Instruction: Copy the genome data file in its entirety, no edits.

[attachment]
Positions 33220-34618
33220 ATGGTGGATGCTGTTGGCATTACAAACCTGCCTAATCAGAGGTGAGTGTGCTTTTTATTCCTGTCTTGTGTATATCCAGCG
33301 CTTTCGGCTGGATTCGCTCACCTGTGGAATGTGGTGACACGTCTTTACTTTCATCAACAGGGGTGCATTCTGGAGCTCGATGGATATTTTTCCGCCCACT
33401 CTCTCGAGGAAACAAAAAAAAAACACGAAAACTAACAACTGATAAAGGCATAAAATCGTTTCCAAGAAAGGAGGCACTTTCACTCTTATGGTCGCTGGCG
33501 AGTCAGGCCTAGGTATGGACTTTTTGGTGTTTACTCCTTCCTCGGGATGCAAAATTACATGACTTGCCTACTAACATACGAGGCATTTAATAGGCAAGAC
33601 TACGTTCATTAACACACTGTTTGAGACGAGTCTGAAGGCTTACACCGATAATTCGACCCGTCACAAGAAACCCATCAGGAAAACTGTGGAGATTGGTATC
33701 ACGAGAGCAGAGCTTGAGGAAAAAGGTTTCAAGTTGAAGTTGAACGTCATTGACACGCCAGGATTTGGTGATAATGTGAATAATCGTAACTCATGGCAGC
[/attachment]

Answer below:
Positions 33220-34618
33220 ATGGTGGATGCTGTTGGCATTACAAACCTGCCTAATCAGAGGTGAGTGTGCTTTTTATTCCTGTCTTGTGTATATCCAGCG
33301 CTTTCGGCTGGATTCGCTCACCTGTGGAATGTGGTGACACGTCTTTACTTTCATCAACAGGGGTGCATTCTGGAGCTCGATGGATATTTTTCCGCCCACT
33401 CTCTCGAGGAAACAAAAAAAAAACACGAAAACTAACAACTGATAAAGGCATAAAATCGTTTCCAAGAAAGGAGGCACTTTCACTCTTATGGTCGCTGGCG
33501 AGTCAGGCCTAGGTATGGACTTTTTGGTGTTTACTCCTTCCTCGGGATGCAAAATTACATGACTTGCCTACTAACATACGAGGCATTTAATAGGCAAGAC
33601 TACGTTCATTAACACACTGTTTGAGACGAGTCTGAAGGCTTACACCGATAATTCGACCCGTCACAAGAAACCCATCAGGAAAACTGTGGAGATTGGTATC
33701 ACGAGAGCAGAGCTTGAGGAAAAAGGTTTCAAGTTGAAGTTGAACGTCATTGACACGCCAGGATTTGGTGATAATGTGAATAATCGTAACTCATGGCAGC